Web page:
The first thing to get my attention was the road. Yes, road, singular. Only one paved road in the town, seven miles long. All other roads were packed dirt and gravel, but it was the dirt roads that were smoother and easier to drive on. The harsh Bethel winters wreaked havoc on most everything man-made. Also, there wasn't a single stoplight anywhere. There was only one place that could be called an "intersection", and it was only marked with a stop sign that had a thirty percent chance of being ignored by drivers. People in Bethel don't have to worry much about the paved road this year, though - the city decided to tear it all out, and re-pave it. The tearing out happened this summer, the paving will probably have to wait until next year. Because, as my taxi driver once said, "I heard on the news that it's the first day of summer? That only means that our summer is half over."
Our house, along with about half of the houses in town, was built upon a base of sand. The only other alternative is to hire someone to embed twenty-four foot telephone poles in the ground for a foundation to keep your house from sinking into the ground in the summer. Sand was cheaper, poles were better. Sand as a whole was cheap, because Bethel resided on a river, and the part of the town that wasn't tundra was sand. Tundra itself is a very low, very thick covering of plants that can either survive the sub negative 20 degrees Celsius winters, or will grow once the ground thaws. If you walk on tundra, the ground seems to sink a few inches because the plants are so thick that it can almost support your weight. Grass is almost non-existent. One person in our subdivision was growing a lawn this summer, but I doubt it lives through the snow.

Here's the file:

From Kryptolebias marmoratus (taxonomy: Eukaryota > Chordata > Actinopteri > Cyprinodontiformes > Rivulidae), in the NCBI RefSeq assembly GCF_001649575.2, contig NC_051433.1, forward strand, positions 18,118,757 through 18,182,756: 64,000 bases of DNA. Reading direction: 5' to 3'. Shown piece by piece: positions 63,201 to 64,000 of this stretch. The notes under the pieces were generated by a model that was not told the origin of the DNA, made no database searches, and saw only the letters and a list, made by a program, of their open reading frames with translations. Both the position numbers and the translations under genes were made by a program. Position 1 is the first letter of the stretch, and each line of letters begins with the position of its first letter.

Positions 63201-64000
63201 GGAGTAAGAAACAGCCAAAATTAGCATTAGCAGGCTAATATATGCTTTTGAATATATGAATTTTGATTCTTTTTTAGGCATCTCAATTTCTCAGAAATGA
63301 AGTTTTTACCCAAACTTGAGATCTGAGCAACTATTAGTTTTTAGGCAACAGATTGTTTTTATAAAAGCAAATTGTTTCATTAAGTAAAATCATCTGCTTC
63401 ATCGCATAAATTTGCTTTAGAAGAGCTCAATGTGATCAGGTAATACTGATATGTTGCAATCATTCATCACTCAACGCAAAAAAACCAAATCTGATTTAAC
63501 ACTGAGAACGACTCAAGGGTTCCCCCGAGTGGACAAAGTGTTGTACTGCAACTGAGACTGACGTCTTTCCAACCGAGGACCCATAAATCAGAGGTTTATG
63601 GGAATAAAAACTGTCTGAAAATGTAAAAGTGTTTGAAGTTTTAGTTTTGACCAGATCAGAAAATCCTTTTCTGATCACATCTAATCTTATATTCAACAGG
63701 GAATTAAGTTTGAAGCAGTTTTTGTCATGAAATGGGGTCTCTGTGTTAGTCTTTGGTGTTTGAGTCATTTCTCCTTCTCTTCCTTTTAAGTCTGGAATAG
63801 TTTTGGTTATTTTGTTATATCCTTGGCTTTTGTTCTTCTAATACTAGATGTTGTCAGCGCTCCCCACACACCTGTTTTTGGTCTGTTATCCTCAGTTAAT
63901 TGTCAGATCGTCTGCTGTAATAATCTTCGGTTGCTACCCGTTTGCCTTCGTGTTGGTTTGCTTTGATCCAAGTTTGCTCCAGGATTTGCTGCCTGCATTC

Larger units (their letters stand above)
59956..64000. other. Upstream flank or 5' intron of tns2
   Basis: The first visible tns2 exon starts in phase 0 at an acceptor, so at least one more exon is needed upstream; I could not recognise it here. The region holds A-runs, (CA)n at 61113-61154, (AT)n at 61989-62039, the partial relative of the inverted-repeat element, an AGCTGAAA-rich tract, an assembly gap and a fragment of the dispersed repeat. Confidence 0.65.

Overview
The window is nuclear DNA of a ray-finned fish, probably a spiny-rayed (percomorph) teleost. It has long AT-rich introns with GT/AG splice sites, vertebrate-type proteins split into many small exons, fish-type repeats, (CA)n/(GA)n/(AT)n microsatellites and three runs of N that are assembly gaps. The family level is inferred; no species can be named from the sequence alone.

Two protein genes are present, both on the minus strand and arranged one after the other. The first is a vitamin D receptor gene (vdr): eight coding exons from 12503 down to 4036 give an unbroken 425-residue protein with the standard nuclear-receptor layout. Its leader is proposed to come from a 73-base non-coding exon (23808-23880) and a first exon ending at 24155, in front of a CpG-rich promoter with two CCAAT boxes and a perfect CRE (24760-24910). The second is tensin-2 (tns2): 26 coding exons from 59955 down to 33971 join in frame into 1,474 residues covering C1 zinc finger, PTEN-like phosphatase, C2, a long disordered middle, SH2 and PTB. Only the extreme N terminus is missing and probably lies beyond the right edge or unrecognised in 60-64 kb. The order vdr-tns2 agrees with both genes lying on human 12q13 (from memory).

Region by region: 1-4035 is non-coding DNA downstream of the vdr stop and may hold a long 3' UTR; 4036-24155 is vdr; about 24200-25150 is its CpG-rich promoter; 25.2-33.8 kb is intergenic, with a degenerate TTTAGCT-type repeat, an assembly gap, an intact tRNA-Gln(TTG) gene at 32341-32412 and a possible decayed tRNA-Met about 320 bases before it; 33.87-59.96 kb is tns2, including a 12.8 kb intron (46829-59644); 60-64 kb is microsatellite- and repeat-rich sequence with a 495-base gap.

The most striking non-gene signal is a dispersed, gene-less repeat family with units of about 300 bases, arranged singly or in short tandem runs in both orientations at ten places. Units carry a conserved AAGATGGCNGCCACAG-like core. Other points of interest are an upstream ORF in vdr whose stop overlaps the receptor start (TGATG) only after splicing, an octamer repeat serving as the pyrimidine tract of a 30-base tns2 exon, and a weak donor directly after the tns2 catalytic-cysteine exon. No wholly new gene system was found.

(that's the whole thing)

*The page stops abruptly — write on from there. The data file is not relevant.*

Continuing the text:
All in all, Bethel, AK, is a very small town - less than nine thousand people - in a very inhospitable area. The only way in during summer is by boat or plane. In winter, the only way in is by airplane, and even then only if the weather is good enough. Bush pilots abound, and usually fly people to the surrounding native Eskimo villages. Bush pilots will fly you anywhere in any weather, if you have enough money. My dad is there as part of the public hospital that was built less than 10 years ago. It probably is the most technologically advanced area in the entire city. He gets moved around a lot, because he works for the government, and I just found out that he is moving to Montana later this year. I will never go back there, but I don't see as how I can ever forget such a desolate area. When I got back from my first trip (summer of '89), and got back in school, I saw many of the people to whom I had sent postcards. All of my friends had something to say, but she said it best. Her first words were - "When I got your card, I had to look up Bethel on a map. It's in the middle of fuckin' nowhere!"